Women Bored By Monogamy Says Study by W. Martin
(Link): The Bored Sex
Women, more than men, tend to feel stultified by long-term exclusivity—despite having been taught that they were designed for it.
…Marta Meana of the University of Nevada at Las Vegas spelled it out simply in an interview with me at the annual Society for Sex Therapy and Research conference in 2017. “Long-term relationships are tough on desire, and particularly on female desire,” she said.
I was startled by her assertion, which contradicted just about everything I’d internalized over the years about who and how women are sexually.
Somehow I, along with nearly everyone else I knew, was stuck on the idea that women are in it for the cuddles as much as the orgasms, and—besides—actually require emotional connection and familiarity to thrive sexually, whereas men chafe against the strictures of monogamy.
But Meana discovered that “institutionalization of the relationship, over familiarity, and desexualization of roles” in a long-term heterosexual partnership mess with female passion especially—a conclusion that’s consistent with other recent studies.
[Article here cites several different studies that all show the longer a woman is with a man in relationship, her libido goes down]
Many women want monogamy. It’s a cozy arrangement, and one our culture endorses, to put it mildly. But wanting monogamy isn’t the same as feeling desire in a long-term monogamous partnership.
The psychiatrist and sexual-health practitioner Elisabeth Gordon told me that in her clinical experience, as in the data, women disproportionately present with lower sexual desire than their male partners of a year or more, and in the longer term as well. “The complaint has historically been attributed to a lower baseline libido for women, but that explanation conveniently ignores that women regularly start relationships equally as excited for sex.”
Women in long-term, committed heterosexual partnerships might think they’ve “gone off” sex—but it’s more that they’ve gone off the same sex with the same person over and over.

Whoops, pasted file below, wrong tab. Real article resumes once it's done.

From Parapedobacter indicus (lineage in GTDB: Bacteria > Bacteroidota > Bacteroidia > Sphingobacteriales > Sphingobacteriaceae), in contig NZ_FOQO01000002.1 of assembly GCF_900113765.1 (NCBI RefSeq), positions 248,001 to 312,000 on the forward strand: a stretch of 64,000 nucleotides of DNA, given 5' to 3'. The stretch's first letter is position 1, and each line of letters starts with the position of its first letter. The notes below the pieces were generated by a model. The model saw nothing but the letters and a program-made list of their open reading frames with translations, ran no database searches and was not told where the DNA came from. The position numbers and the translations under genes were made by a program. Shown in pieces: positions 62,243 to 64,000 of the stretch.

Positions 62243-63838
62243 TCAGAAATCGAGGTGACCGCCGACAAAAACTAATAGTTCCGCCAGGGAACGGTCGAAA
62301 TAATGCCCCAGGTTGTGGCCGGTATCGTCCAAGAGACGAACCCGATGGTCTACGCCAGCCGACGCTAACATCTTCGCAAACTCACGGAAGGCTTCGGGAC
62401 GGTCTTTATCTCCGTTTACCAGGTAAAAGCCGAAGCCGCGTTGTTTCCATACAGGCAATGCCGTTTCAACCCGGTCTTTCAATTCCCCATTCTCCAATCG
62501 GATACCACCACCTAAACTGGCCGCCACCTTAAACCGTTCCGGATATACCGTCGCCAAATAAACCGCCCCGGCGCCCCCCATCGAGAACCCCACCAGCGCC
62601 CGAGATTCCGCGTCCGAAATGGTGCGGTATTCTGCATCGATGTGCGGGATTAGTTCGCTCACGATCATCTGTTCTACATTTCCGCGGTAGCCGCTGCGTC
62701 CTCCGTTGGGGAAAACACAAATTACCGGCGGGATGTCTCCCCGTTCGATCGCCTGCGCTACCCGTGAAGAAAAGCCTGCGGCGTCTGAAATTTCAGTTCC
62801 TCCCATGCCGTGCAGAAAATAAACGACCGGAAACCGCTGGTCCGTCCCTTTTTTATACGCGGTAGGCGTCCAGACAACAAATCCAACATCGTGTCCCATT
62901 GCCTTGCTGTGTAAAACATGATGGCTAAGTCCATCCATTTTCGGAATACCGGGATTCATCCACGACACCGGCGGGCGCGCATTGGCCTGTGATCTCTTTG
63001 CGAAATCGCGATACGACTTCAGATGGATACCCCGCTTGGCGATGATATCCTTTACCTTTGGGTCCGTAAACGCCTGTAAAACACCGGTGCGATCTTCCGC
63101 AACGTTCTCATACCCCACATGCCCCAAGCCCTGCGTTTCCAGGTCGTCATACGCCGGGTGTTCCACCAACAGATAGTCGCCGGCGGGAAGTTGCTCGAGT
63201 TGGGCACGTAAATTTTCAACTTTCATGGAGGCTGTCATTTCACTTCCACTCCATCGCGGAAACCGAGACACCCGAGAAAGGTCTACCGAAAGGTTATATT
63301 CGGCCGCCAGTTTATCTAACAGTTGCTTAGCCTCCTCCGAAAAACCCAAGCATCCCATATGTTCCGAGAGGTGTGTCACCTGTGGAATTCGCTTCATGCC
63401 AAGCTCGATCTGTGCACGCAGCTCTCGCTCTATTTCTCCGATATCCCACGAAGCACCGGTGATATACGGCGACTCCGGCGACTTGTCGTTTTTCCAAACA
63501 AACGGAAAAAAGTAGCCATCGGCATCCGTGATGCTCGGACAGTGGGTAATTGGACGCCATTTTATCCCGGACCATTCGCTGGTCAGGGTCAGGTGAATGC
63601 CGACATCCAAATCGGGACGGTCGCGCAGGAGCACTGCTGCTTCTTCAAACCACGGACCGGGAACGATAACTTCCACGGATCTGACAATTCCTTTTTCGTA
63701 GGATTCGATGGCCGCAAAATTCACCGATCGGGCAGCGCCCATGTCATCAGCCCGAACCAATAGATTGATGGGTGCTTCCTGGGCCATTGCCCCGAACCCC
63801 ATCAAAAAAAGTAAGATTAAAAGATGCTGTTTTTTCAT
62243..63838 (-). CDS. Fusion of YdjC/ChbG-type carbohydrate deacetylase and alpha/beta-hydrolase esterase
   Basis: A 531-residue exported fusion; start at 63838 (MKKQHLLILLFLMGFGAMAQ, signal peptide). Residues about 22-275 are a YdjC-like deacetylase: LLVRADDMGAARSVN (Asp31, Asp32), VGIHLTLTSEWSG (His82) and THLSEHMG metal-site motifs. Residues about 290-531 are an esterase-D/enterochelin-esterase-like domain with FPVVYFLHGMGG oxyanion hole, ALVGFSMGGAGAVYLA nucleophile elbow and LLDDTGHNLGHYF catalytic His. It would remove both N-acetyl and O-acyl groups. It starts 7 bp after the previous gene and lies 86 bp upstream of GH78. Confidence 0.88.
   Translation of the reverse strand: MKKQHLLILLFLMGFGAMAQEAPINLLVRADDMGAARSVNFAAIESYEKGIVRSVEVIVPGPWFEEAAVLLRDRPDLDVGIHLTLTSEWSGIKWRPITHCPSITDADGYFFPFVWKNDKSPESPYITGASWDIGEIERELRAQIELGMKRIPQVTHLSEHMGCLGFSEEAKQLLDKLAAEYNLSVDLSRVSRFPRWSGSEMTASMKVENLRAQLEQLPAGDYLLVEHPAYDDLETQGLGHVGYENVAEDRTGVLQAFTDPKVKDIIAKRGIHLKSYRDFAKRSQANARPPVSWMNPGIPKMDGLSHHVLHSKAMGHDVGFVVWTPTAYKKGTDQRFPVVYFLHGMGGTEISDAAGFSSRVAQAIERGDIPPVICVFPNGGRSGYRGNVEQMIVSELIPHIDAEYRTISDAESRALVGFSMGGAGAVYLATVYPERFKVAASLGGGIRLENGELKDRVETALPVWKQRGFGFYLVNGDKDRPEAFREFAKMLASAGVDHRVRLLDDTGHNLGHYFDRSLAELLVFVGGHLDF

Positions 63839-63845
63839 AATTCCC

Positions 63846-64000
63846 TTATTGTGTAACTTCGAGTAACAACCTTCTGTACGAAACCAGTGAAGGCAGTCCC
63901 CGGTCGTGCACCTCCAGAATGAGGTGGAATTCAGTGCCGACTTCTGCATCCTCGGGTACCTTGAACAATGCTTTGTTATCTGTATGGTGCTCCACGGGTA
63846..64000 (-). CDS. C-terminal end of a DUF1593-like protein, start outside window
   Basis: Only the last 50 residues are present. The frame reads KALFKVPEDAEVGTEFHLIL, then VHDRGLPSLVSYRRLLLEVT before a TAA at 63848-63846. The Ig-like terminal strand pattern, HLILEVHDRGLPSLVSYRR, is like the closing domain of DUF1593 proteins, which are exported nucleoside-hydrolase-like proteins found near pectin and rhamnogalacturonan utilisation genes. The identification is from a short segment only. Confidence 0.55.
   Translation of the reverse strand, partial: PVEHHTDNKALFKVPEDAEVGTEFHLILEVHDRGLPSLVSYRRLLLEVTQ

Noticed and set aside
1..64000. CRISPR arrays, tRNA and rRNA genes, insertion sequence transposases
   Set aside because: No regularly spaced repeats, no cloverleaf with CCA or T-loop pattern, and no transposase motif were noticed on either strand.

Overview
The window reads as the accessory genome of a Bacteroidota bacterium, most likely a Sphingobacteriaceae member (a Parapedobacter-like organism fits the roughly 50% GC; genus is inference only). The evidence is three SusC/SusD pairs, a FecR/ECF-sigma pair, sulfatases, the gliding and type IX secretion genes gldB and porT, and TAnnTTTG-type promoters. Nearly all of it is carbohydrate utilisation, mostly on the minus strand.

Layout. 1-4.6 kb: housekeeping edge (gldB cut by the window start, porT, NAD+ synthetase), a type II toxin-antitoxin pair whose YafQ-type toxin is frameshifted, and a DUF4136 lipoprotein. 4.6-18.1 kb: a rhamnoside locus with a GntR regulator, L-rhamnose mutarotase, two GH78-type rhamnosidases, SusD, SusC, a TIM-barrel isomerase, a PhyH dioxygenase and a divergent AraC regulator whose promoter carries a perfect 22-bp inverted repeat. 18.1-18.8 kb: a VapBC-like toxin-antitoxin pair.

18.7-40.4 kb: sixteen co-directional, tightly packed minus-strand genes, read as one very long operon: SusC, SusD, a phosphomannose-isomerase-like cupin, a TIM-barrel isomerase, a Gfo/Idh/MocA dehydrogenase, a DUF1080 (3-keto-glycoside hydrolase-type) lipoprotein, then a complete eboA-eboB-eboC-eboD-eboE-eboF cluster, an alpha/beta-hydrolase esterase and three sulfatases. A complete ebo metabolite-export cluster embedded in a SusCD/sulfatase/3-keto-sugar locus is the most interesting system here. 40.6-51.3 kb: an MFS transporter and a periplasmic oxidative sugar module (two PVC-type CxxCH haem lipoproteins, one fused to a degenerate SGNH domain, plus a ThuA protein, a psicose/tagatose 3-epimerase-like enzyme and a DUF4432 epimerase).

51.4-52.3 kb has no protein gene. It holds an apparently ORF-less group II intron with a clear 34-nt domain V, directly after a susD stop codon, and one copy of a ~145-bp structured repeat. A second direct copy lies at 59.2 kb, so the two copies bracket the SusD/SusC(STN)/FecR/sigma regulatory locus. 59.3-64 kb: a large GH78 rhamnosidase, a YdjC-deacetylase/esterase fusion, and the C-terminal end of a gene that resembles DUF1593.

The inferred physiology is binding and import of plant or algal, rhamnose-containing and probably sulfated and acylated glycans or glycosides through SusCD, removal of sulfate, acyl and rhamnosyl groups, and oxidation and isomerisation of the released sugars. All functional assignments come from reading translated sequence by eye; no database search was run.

What does it all mean for Jane and the other straight women who feel stultified by long-term exclusivity, in spite of having been taught that they were designed for it and are naturally inclined toward it? What are we to make of the possibility that women, far from anxious guardians of monogamy, might on the whole be more like its victims?
“When couples want to remain in a monogamous relationship, a key component of treatment … is to help couples add novelty,” Gordon advised. Tammy Nelson, a sex therapist and the author of The New Monogamy and When You’re the One Who Cheats, concurs: “Women are the primary consumers of sex-related technology and lubricants, massage oil, and lingerie, not men.”
Of course, as Jane’s example shows, lingerie might not do the trick. Nelson explains that if “their initial tries don’t work, [women] will many times shut down totally or turn outward to an affair or an online ‘friend,’ creating … a flirty texting or social-media relationship.”
When I asked Gotzis where he thinks John and Jane [the martial couple where Jane is bored having sex with John] are headed, he told me he is not sure that they will stay together.
In an upending of the basic narrative about the roles that men and women play in a relationship, it would be Jane’s thirst for adventure andJane’s struggles with exclusivity that tear them apart. Sure, women cheating is nothing new—it’s the stuff of Shakespeare and the blues. But refracted through data and anecdotal evidence, Jane seems less exceptional and more an Everywoman, and female sexual boredom could almost pass for the new beige.